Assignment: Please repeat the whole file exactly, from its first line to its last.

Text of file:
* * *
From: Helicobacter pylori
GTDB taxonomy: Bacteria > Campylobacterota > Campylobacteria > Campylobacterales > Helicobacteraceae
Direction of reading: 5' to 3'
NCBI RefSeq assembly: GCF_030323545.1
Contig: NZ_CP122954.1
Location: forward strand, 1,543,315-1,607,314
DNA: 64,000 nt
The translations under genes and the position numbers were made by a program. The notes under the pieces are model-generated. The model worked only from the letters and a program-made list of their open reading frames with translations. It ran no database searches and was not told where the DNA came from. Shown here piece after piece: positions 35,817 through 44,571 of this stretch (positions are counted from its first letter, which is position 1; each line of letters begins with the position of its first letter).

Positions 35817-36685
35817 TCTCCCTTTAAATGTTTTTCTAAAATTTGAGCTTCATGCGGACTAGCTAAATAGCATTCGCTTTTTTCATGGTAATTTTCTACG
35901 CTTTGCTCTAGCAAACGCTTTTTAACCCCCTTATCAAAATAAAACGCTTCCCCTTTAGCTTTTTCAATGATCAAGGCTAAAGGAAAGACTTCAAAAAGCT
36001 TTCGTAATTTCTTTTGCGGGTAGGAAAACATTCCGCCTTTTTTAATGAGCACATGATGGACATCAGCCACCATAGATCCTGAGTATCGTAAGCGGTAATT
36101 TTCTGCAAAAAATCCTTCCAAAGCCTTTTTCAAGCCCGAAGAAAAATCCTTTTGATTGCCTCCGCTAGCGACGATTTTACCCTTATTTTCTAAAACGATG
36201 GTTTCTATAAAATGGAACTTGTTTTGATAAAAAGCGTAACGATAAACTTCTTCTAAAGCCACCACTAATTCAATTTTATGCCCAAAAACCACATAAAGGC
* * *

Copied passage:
From: Helicobacter pylori
GTDB taxonomy: Bacteria > Campylobacterota > Campylobacteria > Campylobacterales > Helicobacteraceae
Direction of reading: 5' to 3'
NCBI RefSeq assembly: GCF_030323545.1
Contig: NZ_CP122954.1
Location: forward strand, 1,543,315-1,607,314
DNA: 64,000 nt
The translations under genes and the position numbers were made by a program. The notes under the pieces are model-generated. The model worked only from the letters and a program-made list of their open reading frames with translations. It ran no database searches and was not told where the DNA came from. Shown here piece after piece: positions 35,817 through 44,571 of this stretch (positions are counted from its first letter, which is position 1; each line of letters begins with the position of its first letter).

Positions 35817-36685
35817 TCTCCCTTTAAATGTTTTTCTAAAATTTGAGCTTCATGCGGACTAGCTAAATAGCATTCGCTTTTTTCATGGTAATTTTCTACG
35901 CTTTGCTCTAGCAAACGCTTTTTAACCCCCTTATCAAAATAAAACGCTTCCCCTTTAGCTTTTTCAATGATCAAGGCTAAAGGAAAGACTTCAAAAAGCT
36001 TTCGTAATTTCTTTTGCGGGTAGGAAAACATTCCGCCTTTTTTAATGAGCACATGATGGACATCAGCCACCATAGATCCTGAGTATCGTAAGCGGTAATT
36101 TTCTGCAAAAAATCCTTCCAAAGCCTTTTTCAAGCCCGAAGAAAAATCCTTTTGATTGCCTCCGCTAGCGACGATTTTACCCTTATTTTCTAAAACGATG
36201 GTTTCTATAAAATGGAACTTGTTTTGATAAAAAGCGTAACGATAAACTTCTTCTAAAGCCACCACTAATTCAATTTTATGCCCAAAAACCACATAAAGGC